OW: Can you share your initial encounters with the works of Tchaikovsky and Janáček as a child and how their compositions managed to establish an emotional connection with you?

LV: I started with Tchaikovsky’s children’s album as a child. You could sense the beauty and accessible form in the music. I still remember the names of all the pieces on that album.

I think Tchaikovsky deeply grasped a child’s world, given how he composed his pieces, which immediately establishes an emotional connection.

I share a similar story with Janáček, albeit through a different avenue. The emotional connection is immediate in his case.

OW: How do your coaching and conductor roles complement each other, and how does your personal life influence or intersect with your professional journey in music?

LV: The coaching and conducting go well together. You can shape and work with the musicians in preparation- the old-fashioned way appeals to me. If the singer is open to dialog, we shape things together at the piano.

I guess it’s like when anybody does various things. There’s one [pursuit] at the forefront, and others behind that feed it. Right now, conducting is at the front.

I’m very lucky to have a supportive partner who says, “I know what I signed up for.” He supports me in what I want to do. And, because he’s not a musician, he provides perspective, which is very important, reminding me that I’m not working at a hospital where you have life-or-death situations.

OW: Can you describe the distinct joys you experience in your varied roles as a pianist, conductor, and coach?

LV: In my role as a pianist, I’ve been primarily involved in recent recitals with singers, an experience that’s deeply visceral. The joy emerges when I establish that perfect connection with the vocalist, resulting in a profound sense of unity.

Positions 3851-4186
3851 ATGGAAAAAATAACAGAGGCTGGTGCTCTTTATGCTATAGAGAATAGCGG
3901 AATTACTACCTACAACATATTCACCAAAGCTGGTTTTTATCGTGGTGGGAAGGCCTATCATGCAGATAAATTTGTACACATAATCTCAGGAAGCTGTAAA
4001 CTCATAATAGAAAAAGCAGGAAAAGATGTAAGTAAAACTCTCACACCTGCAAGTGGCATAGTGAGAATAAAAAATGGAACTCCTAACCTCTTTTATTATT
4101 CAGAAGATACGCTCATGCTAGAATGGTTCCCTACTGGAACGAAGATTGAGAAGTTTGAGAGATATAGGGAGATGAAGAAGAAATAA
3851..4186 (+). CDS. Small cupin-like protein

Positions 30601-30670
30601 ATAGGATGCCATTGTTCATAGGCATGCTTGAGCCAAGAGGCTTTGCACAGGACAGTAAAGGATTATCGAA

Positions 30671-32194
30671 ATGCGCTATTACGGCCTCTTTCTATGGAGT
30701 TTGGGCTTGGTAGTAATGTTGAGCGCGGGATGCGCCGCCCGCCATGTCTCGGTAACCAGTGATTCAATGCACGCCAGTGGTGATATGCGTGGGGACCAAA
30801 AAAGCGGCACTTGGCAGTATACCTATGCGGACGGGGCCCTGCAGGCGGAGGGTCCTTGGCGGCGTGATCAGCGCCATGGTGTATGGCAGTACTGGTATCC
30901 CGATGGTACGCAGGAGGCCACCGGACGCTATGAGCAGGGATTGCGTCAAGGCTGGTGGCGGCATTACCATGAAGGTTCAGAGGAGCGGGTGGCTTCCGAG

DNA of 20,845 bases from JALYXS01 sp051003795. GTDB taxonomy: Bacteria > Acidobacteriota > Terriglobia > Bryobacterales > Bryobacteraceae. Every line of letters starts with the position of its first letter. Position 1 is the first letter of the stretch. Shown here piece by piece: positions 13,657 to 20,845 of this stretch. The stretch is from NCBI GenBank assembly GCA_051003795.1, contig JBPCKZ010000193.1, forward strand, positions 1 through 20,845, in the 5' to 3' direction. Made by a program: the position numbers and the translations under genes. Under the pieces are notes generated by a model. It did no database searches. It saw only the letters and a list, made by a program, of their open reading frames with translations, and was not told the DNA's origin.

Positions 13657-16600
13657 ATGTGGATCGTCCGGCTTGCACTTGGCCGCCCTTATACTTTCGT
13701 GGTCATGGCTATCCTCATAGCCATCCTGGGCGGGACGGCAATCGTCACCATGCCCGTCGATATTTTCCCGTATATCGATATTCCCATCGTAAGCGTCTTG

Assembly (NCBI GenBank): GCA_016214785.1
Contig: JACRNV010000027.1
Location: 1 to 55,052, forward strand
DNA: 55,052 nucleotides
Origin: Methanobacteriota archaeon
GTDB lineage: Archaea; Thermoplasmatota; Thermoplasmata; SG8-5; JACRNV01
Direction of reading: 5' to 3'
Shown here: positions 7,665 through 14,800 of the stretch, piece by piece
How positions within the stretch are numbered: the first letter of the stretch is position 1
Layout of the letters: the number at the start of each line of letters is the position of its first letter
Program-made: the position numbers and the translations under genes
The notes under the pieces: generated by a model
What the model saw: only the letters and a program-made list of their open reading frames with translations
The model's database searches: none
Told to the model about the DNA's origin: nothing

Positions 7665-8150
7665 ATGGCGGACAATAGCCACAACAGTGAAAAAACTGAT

As a conductor, it’s when I sense the show’s seamless flow, culminating in the holding of the final chord. There’s something extraordinary about the ensuing silence—a timeless and remarkable moment.

Regarding coaching, I find joy on two fronts: the human aspect and the psychological aspect. It’s heartwarming to receive a message from a student I taught two decades ago, saying, “Oh, you’re in town! Let’s have lunch.” Witnessing my former students evolving and thriving is incredibly gratifying. Some may choose different paths but return, reminiscing about our past lessons.

Exploring the psychological dimension of coaching is profoundly captivating. It involves discovering the key that unlocks each individual’s true self in that particular moment—a truly intriguing aspect of my journey.

OW: Tell me about the feelings you had during your initial experiences of making music with an orchestra.

LV: It wasn’t exactly an out-of-body experience, but it was certainly a significant moment, unlike anything I had experienced before. Musicians were playing, looking at me. The joy of co-creating carries a big responsibility, one that helps musicians perform at their best. Serving others is the key to leadership.

OW: What advice would you provide those in the industry who want to move into conducting?

LV: I would say, lose your ego. Ask how you can help while you’re learning. Say, “I’m here.” Can I sit in the corner of the pit and watch? Do some research on the people you want to approach.

OW: What is your philosophy or approach when coaching a new student?

LV: I prefer to listen—especially to their words. I don’t rely solely on my ears; I also observe closely. This approach can make them nervous. So, I often lighten the mood with humor to ease tensions, allowing us to begin our work. I realized that talking too much is not helpful. I listen to their sound. I listen to what they bring. It’s the same with orchestras. Instead of imposing, I want to hear what they have to offer.